Determining your asset exposure

It is irresponsible for your lawyer to recommend a chapter 7 bankruptcy if he or she does  have absolute clarity as to the nature of your assets and a thorough understanding of the potential exposure of those assets to liquidation by the Bankruptcy Court.

The starting point for such analysis is the Bankruptcy Code.  The code enumerates the types of assets that are “property of the estate”.  In simplistic terms, property of the estate encompasses all legal or equitable interests of you that exist upon the date of filing, of every nature whatsoever.  The few exceptions to these interests might include interests in which the debtor holds merely a bare legal title without any true ownership attributes, or property which the debtor acquires after the date of filing the case (and with respect to which the debtor had no entitlement before the filing).  An example of the latter is the debtor’s post-petition wages.

Once you have determined all of the debtors interests that will have to be disclosed as property of the estate, you must next turn to an analysis of the debtor’s exemptions.

Determining the applicable exemptions

A chapter 7 debtor will emerge from the case with only his exempt assets,  or his nonexempt assets which he has redeemed…i.e. bought back….from the estate.  It is therefore imperative that you have a clear  understanding on what you stand to retain, and what you will lose through the bankruptcy filing.

The statutory framework that determines the exemptions to which a debtor is entitled is, at the threshold level, governed by the debtors “longevity” in the jurisdiction in which you are filing the case.

The Bankruptcy Code that dictates the exemptions that will be available to you.   For example,  for a debtor to take advantage of the exemptions available to residents of his state, the debtor must have resided in the state for the better part of the last 730 days.   Thus a debtor who has lived in a particular jurisdiction for less than two years cannot take advantage of the exemptions that would apply to that jurisdiction, and must instead utilize the exemptions in the State where he spent the better part of the 180 days preceding the 730 days. This would seem to present an interesting dilemma. Most state’s exemption laws afford the benefit of those laws only to residents of that state.   Debtors filing inside the 730 days therefore  may find themselves unable to take advantage of any exemptions!

A comprehensive discussion of exemptions is beyond the scope of this assignment, and a filing should not be undertaken without a thorough understanding of these concepts. At minimum, however, it is essential to understand issues surrounding the declaration of a homestead exemption.
Understanding the debtor’s homestead status

The basic concept is this: a debtor’s homestead exemption is limited to $125,000 if he has not owned the home for at least 1215 days prior to the bankruptcy filing. Of course, there are exceptions. If the equity above $125,000 was transferred from another Florida residence acquired before the 1215 days,  the debtor did not need to own his current residence for 1215 days.

Nor can any debtor claim in exemption in his residence that exceeds $125,000 (no matter how long has lived in it) if he has:


•   Any debt related to a violation of federal or state securities laws


•   Any  debt related to fraud, deceit or manipulation in a fiduciary capacity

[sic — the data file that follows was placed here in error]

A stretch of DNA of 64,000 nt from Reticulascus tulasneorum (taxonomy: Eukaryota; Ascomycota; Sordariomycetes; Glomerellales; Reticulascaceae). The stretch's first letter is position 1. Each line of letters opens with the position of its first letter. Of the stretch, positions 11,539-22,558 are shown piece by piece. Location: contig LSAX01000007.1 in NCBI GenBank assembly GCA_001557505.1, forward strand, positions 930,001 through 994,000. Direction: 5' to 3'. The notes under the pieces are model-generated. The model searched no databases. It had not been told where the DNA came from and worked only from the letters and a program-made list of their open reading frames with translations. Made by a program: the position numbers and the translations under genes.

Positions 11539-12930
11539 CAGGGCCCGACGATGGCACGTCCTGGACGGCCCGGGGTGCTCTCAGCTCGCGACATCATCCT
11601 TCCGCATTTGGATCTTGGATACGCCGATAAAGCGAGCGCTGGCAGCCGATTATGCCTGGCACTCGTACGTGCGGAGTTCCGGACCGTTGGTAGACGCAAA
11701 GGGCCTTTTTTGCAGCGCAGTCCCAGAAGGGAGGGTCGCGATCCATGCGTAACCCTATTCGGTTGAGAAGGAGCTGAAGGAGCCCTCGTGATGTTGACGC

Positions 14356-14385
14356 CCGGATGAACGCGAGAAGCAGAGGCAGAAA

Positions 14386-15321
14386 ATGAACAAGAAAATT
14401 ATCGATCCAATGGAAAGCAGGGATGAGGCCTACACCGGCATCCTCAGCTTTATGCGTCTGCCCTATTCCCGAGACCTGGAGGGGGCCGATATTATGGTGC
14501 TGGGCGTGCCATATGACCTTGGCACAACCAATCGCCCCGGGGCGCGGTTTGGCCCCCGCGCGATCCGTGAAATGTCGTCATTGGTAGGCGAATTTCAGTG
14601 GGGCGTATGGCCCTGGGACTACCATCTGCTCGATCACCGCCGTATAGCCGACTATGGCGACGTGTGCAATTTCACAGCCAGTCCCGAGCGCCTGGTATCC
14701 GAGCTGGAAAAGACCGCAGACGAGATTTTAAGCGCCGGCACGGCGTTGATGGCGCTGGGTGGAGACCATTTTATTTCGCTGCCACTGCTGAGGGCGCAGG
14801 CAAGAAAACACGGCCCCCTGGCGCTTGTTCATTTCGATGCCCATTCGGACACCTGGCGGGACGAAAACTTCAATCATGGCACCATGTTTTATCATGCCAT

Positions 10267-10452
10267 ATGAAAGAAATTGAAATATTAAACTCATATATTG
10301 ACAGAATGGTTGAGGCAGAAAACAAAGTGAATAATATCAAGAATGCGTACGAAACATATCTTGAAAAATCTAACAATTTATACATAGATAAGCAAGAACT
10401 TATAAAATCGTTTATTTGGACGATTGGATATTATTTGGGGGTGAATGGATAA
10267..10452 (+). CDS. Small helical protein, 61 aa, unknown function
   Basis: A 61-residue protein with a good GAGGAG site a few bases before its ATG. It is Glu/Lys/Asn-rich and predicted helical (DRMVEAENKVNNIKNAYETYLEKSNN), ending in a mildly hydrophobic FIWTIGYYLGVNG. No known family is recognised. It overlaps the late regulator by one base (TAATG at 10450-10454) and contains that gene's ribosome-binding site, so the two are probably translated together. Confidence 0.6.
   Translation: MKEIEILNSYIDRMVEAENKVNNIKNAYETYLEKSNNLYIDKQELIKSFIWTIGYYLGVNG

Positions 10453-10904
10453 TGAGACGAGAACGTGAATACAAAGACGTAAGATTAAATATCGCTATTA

•   Any debt  related to a civil Civil Rights violation debt


•   Any debt related to any criminal act, intentional tort, or willful or reckless misconduct that caused serious physical injury or death to another individual within the last five years

….Unless such a debtor can show  that the excess value above $125,000 is reasonably necessary
for the support of the debtor and any dependent of the debtor

There are several unanswered questions that are likely to be determined as the code is deciphered. For example:  in a joint filing, do the husband and wife of both get a $125,000 exemption such that the total exempt value is $250,000? What about the debtor whose equity appreciation during the pendency of the case brings him above the $125,000 limit?  These and other questions will be resolved over time.
Finding  the “closet skeletons”

One of the common mistakes made by novice bankruptcy lawyers is the failure to gain some historical perspective on the client’s financial life.  Actions taken by debtors in the months and years leading up to a bankruptcy filing can have a monumental impact on the outcome of the case.

No case should be filed without first understanding whether the debtor has made any “preferential payments”. These are defined as payments to family members, business partners, or other parties whom the code defines as “insiders” . Such transfers are subject to recovery by the bankruptcy trustee.  As such, an untimely bankruptcy filing can have serious implications for parties other than you.

Furthermore, the failure to disclose these preferences, as well as any number of other prepetition financial issues, can jeopardize your discharge.
Non dischargeability   

The bankruptcy laws render some types of obligations ” non-dischargeable”.   No lawyer should undertake the representation of a debtor in an individual bankruptcy proceeding without becoming familiar with these laws.  The following basic questions that should be considered in the context of an individual bankruptcy proceeding:

•  Did the debtor incur a debt through false pretenses, false representations or actual fraud?

•  Did the debtor incur a debt through the use of a statement that was materially false regarding the debtor’s financial condition